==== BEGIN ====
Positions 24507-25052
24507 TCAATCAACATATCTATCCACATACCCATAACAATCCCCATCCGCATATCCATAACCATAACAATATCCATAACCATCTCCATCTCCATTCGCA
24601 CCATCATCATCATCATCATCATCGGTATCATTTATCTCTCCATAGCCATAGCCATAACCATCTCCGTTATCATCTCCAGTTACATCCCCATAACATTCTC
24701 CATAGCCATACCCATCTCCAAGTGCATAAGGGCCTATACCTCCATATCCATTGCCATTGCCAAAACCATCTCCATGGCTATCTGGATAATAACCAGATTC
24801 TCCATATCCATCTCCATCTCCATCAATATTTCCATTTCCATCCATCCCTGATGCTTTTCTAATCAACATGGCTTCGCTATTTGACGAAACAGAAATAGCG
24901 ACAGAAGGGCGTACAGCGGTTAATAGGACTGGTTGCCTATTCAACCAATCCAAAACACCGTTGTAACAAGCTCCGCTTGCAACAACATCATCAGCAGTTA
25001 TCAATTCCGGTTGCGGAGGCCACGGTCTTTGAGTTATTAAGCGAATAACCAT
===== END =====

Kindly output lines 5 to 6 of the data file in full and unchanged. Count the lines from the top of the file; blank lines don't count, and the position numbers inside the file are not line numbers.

24801 TCCATATCCATCTCCATCTCCATCAATATTTCCATTTCCATCCATCCCTGATGCTTTTCTAATCAACATGGCTTCGCTATTTGACGAAACAGAAATAGCG
24901 ACAGAAGGGCGTACAGCGGTTAATAGGACTGGTTGCCTATTCAACCAATCCAAAACACCGTTGTAACAAGCTCCGCTTGCAACAACATCATCAGCAGTTA